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June 20, 2019 4 min read

What has been your greatest public or private failure? Have you ever considered that there are different types of failure? Amy Edmondson, a professor in leadership and management at Harvard Business School, has studied three different kinds of failures: preventable failure, complex failure and intelligent failure. 

  1. Preventable failure is just as the name implies and probably the only failure you should allow yourself to feel “bad” about. It essentially is a failure that you could have prevented because of previous knowledge or abilities. It could also be brought on by laziness, entitlement, or reluctance to follow instructions. For example, you have a test tomorrow that you know you should study for tonight. Instead of studying you chose to go out to dinner with friends, stay up too late, and as a result don’t pass the test even though you could have understood the material. The goal here is to learn from the mistakes and actively work to not repeat them in the future. 

These last two types of failures have the greatest potential to promote and develop learning. 

  1. Complex failures, also called unavoidable failures, occur when we have good knowledge about what needs to be done. "We have processes and protocols, but a combination of internal and external factors come together in a way to produce a failure outcome. These kinds of failures happen all the time in hospital care, for example, where there’s enough volatility or complexity in the environment that things just happen." Placing blame or responsibility for this type of failure can be difficult, sometimes nearly impossible, and is often counterproductive and unnecessary. The goal here is to remain vigilant about why the failure occurred. Addressing small failures can allow you to improve current processes and improve the system for the future. 
  2. Intelligent failures are the type of failures that entrepreneurs are talking about when they say “fail often and fast” or ‘fail forward”. These types of failures are likely to occur when experimentation is required, when you’re working in an area outside of your expertise, or in uncharted territory. "When an intelligent failure is buried or goes undiscussed, others risk repeating the exact same mistakes. The result? Increasingly inefficient organizations that replicate, instead of learn from, the same mistakes. By linking resiliency to innovation and growth we can begin to reframe failure as a positive learning experience."

“Failure comes part and parcel with invention. It’s not optional. We understand that and believe in failing early and iterating until we get it right." -Jeff Bezos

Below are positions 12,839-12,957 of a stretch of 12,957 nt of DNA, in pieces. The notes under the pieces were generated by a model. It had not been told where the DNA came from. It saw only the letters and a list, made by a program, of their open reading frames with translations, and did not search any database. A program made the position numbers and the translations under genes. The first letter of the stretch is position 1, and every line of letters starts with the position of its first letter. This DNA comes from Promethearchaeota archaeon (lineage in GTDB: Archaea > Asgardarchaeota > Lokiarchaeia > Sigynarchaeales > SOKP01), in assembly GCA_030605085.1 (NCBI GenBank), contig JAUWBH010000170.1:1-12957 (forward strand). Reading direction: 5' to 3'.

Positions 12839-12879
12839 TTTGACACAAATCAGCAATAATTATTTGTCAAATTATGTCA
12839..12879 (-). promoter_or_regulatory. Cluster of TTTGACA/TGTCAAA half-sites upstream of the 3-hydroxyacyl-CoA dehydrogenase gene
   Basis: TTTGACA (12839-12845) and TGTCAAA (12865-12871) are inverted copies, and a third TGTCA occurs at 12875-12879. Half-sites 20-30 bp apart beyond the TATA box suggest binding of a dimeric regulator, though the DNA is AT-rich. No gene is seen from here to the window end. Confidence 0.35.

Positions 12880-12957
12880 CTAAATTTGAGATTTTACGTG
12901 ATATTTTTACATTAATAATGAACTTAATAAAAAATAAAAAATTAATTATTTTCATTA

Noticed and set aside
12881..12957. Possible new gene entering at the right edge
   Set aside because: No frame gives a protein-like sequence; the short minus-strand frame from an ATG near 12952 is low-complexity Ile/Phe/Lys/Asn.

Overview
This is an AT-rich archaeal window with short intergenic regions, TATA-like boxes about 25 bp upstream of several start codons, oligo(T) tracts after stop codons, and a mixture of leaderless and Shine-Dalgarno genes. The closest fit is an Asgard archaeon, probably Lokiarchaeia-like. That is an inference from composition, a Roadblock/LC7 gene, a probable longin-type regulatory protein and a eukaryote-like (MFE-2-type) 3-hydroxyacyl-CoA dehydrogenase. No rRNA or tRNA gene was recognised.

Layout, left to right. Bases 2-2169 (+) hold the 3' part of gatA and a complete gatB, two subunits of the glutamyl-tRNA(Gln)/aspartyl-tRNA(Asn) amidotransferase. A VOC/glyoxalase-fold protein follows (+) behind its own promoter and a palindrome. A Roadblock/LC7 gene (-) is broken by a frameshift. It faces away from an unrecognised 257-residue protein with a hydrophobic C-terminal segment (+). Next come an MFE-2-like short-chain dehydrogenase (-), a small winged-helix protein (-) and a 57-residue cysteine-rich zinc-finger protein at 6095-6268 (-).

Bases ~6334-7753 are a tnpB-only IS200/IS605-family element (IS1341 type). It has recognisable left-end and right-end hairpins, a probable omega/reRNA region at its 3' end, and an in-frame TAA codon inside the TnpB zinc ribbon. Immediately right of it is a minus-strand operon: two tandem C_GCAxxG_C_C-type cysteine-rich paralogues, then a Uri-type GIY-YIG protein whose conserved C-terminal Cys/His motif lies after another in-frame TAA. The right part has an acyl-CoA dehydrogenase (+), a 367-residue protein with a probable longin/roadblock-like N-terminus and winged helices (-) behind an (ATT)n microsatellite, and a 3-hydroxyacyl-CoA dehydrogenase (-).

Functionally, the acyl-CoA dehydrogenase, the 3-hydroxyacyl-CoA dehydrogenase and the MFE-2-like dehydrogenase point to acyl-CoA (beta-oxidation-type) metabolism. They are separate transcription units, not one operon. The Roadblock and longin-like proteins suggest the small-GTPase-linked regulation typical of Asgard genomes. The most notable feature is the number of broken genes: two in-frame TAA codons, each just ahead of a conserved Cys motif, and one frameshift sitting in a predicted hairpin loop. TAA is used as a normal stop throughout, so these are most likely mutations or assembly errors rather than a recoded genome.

What are the benefits of mentally reframing our failures?

Nobel Prize winners Daniel Kahneman and Amos Tversky found "that the effect of loss is twice as great as the gain from a win. This astounding conclusion indicates the great negative impact a loss has on us as individuals, which is much greater than the impact of a win. Thus, it explains why we as humans would go at lengths to avoid a loss or a failure."

People generally prefer to process failure internally. Moving quickly from the initial embarrassment of failing for fear of causing a scene, seeming unprepared, or unprofessional. A better way to process failure is to take the time to reflect and communicate about the experience. In private, public, and work spaces, this reflection can help establish an increasingly trusting, collaborative, and productive workplace. Discussing failure face-to-face is also more effective than discussing it through email or text. Having a verbal conversation creates the ability to "convey tone, body language, and other non-linguistic reactions" to help humanize the conversation.  All of these elements could be lost if communicating digitally.

Sharing failures with friends and colleagues can even work in your benefit in some circumstances by increasing levels of so-called "benign envy". In comparison to malicious envy, benign envy works by raising both parties up rather than wanting to pull each other down. According to psychologist Jeremy Dean, PhD, benign envy:

1. Motivates you

2. Makes you feel good

3. Make you more creative, and 

4. Makes you smarter 

This humanizing experience can make you seem more approachable and relatable in many environments, including the workplace. 

“If you’re having lunch with some of your peers, then revealing failure is a great strategy to induce levels of liking by reducing malicious envy,” Ms. Edmondson said.

"This teaches us that although failure can be painful and we as people we have developed an aversion to it, it actually can allow us to unlock great potential. But in order to do so, we have to change our mindset on failure. Instead of seeing it as something detrimental to success, we have to see it as a tool for success, a tool that helps us refine our path and allows us to learn what works and what does not. By doing so, we can see it as a normal part of the innovation of our own lives, not as something detrimental to life."  

"One of the biggest secrets to success is operating inside your strength zone but outside of your comfort zone." -Ralph Heath, Celebrating Failure: The Power of Taking Risks, Making Mistakes and Thinking Big

 "The difference between average people and achieving people is their perception of and response to failure." -John C. Maxwell 

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